Four years ago, I attended a forum in Washington, DC, sponsored by the International Labour Organization (ILO), entitled A Day to End Child Labor. At the time, I was a program analyst at the State Department, where I specialized in human rights. Today, I find myself as the head of IOFA, a nongovernmental organization dedicated to eliminating trafficking and exploitation of vulnerable adolescents worldwide. It may not seem like a long time, but looking back, I feel that much was accomplished on that day and in the days that followed. With the ILO reporting that child labor has declined by one-third globally since 2000 and continues to decline—falling 40% for girls and 25% for boys—it is encouraging to see measurable progress toward eliminating this form of child slavery.
Such sustained efforts could not be accomplished without a clear plan of action (such as the 2010 Hague Roadmap for Achieving the Elimination of the Worst Forms of Child Labour by 2016) and institutional commitment across diverse sectors, including government, law enforcement, NGOs, the education system, and private industry. In the U.S., IOFA has been working with forward-thinking child welfare agencies like the Department of Children and Family Services in Illinois and the Office of Children and Family Services in New York to build institutional capacity and improve the child welfare systems’ response to child sex and labor trafficking by applying some of these lessons.
Naturally, there are challenges in uniting practitioners, policymakers, and advocates focused on child sex trafficking and child labor. Many different players with different approaches are involved in addressing these issues—from state regulatory agencies to advocates and survivor-led organizations that can be critical of official response. However, within this challenge, we also see great potential for learning and innovation.
Convening these disparate stakeholders (most recently through our ChildRight New York project) is producing stronger partnerships and coordination among groups that don’t often work together to create solutions. The multi-disciplinary approach can also unite people around innovative and impactful ideas, such increasing parental engagement, working with healthcare systems, and implementing targeted prevention strategies to engage runaway and homeless youth. By collaboratively creating an action plan, like the forthcoming ChildRight New York Blueprint, stakeholders can work in concert to achieve measureable goals. Resources may be limited, but with good ideas and resolve to keep fighting, we can virtually put an end to child slavery in all its forms.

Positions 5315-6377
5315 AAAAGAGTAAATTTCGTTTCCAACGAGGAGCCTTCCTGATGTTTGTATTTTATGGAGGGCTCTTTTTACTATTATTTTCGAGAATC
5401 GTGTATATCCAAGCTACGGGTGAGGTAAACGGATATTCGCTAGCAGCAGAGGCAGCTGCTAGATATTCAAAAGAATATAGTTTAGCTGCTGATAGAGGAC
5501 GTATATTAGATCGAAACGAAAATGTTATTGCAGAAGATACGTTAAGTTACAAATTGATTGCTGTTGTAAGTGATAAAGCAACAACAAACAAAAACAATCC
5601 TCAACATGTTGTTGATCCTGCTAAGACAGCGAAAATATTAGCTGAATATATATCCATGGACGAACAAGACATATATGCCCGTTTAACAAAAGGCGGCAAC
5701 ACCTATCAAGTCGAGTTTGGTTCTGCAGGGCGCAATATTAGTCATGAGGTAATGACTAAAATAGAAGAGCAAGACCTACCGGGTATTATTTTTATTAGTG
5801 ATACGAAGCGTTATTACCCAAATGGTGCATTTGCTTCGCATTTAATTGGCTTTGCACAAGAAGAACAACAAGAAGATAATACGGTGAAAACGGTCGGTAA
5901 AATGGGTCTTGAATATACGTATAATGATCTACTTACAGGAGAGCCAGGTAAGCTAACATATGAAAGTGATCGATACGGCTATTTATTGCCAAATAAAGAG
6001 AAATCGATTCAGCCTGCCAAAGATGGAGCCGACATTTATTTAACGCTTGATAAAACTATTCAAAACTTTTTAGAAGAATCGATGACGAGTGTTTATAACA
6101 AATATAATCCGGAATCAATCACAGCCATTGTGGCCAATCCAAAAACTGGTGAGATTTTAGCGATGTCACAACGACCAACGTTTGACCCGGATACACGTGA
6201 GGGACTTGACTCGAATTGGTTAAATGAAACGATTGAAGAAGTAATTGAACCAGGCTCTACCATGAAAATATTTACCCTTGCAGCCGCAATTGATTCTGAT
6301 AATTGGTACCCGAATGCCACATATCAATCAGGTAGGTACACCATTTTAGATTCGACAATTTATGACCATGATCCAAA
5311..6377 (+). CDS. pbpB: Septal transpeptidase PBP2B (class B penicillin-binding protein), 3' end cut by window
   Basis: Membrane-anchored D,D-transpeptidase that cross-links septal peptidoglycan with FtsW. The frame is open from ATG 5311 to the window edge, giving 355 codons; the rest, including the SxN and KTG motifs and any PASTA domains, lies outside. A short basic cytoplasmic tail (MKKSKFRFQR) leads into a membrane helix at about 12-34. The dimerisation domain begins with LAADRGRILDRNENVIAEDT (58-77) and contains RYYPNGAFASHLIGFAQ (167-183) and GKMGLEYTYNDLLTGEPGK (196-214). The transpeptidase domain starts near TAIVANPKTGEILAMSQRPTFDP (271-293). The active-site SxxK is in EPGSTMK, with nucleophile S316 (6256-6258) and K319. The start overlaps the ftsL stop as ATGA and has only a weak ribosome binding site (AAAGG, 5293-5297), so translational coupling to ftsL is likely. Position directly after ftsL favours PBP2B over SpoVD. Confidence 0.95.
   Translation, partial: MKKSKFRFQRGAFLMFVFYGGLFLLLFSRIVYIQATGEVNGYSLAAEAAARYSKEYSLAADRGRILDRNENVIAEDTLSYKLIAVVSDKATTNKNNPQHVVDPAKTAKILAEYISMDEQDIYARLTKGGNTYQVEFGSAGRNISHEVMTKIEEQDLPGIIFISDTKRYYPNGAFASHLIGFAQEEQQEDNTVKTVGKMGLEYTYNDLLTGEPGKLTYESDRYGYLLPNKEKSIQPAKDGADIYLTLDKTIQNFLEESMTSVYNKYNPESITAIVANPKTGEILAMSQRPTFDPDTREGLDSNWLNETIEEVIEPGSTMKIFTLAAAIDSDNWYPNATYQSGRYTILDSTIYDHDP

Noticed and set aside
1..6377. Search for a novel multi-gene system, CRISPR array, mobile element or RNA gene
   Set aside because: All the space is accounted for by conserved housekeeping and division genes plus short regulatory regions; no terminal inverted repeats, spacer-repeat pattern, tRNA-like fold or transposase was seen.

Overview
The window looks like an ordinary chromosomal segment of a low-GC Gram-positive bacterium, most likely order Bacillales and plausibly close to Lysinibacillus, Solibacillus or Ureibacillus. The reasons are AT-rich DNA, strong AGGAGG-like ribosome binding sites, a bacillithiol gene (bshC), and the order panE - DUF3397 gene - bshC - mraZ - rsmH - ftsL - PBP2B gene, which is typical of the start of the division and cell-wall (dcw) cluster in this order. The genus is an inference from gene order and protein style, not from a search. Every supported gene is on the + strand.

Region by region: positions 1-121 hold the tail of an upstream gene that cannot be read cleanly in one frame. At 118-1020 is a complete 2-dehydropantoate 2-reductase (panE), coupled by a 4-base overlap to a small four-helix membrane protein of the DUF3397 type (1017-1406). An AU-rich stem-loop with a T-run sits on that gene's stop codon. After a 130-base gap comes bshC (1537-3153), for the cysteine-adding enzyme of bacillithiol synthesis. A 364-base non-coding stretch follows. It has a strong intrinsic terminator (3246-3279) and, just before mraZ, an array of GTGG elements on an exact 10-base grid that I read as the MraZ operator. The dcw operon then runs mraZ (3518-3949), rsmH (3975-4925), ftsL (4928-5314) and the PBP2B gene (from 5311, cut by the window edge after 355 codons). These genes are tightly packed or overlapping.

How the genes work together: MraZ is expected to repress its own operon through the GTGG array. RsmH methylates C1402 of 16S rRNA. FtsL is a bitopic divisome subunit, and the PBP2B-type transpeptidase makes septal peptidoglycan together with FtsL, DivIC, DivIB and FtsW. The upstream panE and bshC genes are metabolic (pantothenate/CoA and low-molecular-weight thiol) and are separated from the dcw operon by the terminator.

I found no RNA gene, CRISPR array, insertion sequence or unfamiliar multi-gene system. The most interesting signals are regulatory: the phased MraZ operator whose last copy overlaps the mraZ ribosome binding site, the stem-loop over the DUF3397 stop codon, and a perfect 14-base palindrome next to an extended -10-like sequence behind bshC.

This week, a joint initiative is seeking to mobilize the world on this issue and demand that it be incorporated into the post-2015 Development Agenda. A week is not enough to end child slavery, but in this week, we can plant the seeds for years of coordinated effort that will help the plight of vulnerable young people around the world.
For more information on End Child Slavery Week, visit www.endchildslaveryweek.org.
Moizza Khan is the Executive Director of the International Organization for Adolescents (IOFA), a nonprofit based in Chicago that has been working since 1999 to build institutional capacity and collaboration to address international and domestic child welfare issues. Prior to joining IOFA, she served as a management and program analyst for the U.S. Department of State for over four years, specializing in human rights in Asia and the Middle East.